Previous sections have described the sources of errors that affect solar radiation measurements. During the last decade, the results from high-quality research in ra – diometry have considerably improved our understanding of these errors and have provided ways to correct them or avoid them altogether. For instance, Eq. (1.6) above provides an effective method to correct a specific pyranometer for its cosine response error (but not necessarily thermal offset errors).
Another way of looking at the cosine error problem has resulted from the consideration that it is mostly caused by direct irradiance, the main component under clear skies. As mentioned above, direct irradiance measurements have a lower uncertainty than global measurements. Hence the development of a method derived from the component-summation technique described in Sect. 5. In such a setup, the global irradiance is calculated as the sum of the measured diffuse and direct irradiances according to Eq. (1.1). An unshaded pyranometer is still useful, first to obtain an independent measurement of global irradiance (which might be needed in case of tracking problems, etc.), and second, for quality assurance (by experimentally verifying that Eq. (1.1) is respected). The gain in accuracy is significant, assuming high-quality instrumentation and maintenance, typically «15Wm~2 (Michalsky et al. 1999).
This technique requires that diffuse irradiance be measured properly. This implies a ventilated instrument to homogenize temperatures and avoid condensation or frost on the dome. Furthermore, the thermal offset must be minimized (less than «2Wm~2), by using a pyranometer with either a black-and-white sensor or an allblack sensor with proper correction. Some correction techniques have been proposed (Bush 2000; Dutton et al. 2001; Haeffelin et al. 2001; Philipona 2002), based on the observed relationship between thermal offset and the nighttime net infrared (IR) radiation balance between the instrument and the sky. Accurate diffuse measurements with an all-black sensor require monitoring upwelling and downwelling IR by a colocated pyrgeometer. The comparison of the performance of various types (all-black and black-and-white) of shaded pyranometers has been the subject of a series of experiments (Michalsky et al. 2003, 2005, 2007; Reda et al. 2005). This research has resulted into a proposed working standard for the measurement of diffuse irradiance.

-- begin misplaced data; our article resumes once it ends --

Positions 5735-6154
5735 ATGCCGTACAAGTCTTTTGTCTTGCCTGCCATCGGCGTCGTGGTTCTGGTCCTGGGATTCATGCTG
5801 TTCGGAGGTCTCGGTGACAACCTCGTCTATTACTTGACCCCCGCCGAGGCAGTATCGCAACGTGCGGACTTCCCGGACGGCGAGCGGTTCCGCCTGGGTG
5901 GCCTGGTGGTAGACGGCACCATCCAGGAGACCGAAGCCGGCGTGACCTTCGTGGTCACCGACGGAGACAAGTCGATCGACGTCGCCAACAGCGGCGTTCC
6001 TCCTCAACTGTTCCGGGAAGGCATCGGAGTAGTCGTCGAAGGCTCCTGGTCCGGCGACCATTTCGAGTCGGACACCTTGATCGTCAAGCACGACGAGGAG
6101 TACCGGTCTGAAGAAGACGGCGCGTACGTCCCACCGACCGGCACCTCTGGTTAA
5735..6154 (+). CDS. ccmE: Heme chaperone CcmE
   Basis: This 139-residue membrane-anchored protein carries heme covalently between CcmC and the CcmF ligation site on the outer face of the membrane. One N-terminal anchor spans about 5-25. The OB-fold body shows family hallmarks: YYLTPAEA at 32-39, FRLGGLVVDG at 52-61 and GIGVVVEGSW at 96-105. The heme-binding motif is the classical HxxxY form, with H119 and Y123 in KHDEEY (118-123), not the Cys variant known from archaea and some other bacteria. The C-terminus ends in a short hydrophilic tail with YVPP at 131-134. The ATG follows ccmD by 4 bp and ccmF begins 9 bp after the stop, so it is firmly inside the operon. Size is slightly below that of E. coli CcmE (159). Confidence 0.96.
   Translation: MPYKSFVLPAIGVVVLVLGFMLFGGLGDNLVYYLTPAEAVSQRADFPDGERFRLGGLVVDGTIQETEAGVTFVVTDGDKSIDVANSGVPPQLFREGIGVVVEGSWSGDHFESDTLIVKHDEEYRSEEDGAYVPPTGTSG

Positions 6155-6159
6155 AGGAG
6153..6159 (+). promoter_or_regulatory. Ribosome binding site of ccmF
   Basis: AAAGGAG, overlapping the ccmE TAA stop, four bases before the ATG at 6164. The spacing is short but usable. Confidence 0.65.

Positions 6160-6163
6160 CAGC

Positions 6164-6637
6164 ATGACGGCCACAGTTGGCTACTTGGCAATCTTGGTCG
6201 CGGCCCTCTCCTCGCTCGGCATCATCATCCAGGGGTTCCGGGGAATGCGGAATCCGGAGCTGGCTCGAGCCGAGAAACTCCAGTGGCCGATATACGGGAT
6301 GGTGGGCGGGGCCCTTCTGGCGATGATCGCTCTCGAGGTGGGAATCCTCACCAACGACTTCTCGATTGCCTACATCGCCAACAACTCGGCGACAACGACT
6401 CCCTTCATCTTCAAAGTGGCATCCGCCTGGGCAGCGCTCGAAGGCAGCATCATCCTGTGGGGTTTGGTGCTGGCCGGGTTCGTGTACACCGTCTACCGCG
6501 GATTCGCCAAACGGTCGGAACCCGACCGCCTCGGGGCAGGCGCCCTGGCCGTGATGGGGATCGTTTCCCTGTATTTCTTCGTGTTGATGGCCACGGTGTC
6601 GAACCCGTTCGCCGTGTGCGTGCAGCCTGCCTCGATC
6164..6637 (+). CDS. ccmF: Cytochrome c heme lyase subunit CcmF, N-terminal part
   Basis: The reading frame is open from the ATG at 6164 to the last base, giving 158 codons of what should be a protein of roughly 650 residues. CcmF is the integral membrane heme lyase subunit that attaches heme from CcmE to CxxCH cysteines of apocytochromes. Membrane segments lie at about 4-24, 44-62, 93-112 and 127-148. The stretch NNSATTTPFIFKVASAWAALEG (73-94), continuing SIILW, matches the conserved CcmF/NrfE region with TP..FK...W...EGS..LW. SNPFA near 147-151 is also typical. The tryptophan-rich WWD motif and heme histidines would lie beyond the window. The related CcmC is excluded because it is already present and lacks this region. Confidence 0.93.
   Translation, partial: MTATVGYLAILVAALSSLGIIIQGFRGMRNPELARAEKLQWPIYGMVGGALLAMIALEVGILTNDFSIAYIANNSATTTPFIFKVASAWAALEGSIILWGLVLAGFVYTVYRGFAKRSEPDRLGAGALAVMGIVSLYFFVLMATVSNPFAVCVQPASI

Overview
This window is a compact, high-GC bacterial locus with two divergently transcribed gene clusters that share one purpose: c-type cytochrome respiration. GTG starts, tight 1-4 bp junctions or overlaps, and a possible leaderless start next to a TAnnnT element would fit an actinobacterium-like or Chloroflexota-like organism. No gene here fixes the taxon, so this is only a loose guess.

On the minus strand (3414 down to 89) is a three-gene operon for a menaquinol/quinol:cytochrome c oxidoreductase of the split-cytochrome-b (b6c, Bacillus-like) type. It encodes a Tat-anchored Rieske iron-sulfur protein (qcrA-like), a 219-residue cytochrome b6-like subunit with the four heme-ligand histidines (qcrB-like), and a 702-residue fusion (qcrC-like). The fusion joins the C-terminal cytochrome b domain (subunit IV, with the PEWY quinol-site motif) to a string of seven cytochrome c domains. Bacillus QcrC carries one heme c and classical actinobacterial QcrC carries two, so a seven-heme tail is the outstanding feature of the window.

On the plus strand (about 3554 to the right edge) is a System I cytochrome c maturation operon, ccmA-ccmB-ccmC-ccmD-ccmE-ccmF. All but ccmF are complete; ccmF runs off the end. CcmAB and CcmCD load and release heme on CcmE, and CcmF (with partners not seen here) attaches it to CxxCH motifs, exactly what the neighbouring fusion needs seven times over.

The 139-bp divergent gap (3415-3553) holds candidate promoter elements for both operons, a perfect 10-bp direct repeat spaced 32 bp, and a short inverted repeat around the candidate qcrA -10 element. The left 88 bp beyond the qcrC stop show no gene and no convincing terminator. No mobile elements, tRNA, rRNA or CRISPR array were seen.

What is the practical significance of all these recent changes in measurement procedures? Only modest improvements in direct irradiance result from the adoption of windowed ACRs or pyrheliometers with low environmental influences on their signals. Conversely, large improvements are obtained if a pyrheliometer is used in lieu of the common indirect method where DNI is obtained by computation from global and diffuse data, through application of Eq. (1.1). This is particularly the case if diffuse irradiance is measured with a shadow band, and if the pyranometers are not corrected for cosine errors and thermal offset (Gueymard and Myers 2007). The implementation of optimal techniques for the measurement of diffuse and global irradiance also results in significant improvements, particularly under clear skies in winter (Gueymard and Myers 2007). Therefore, the development of empirical solar radiation models, or the validation of any type of radiation model, should only be based on optimal data.
All the modifications described above to the conventional measurements of diffuse and global irradiance (which were the norm only ten years ago) have induced noticeable effects on the operation of research sites. More sophisticated equipment is required, with redundancy and higher measurement frequency (e. g., 1 minute), and increasing cost. Calibration and maintenance are more stringent, requiring more skilled personnel. Finally, efficient techniques for quality assessment and dissemination of the measured data need to be established. These new constraints require significant resources, limiting the commissioning of these high-quality radiation sites to only a few in the world. These research-class, high-end sites have been made possible because of their key role in the current climate change context, in which the radiative forcing of the climate must be precisely understood and predicted. The next section gives an overview of the conventional and high-end networks that exist in the world.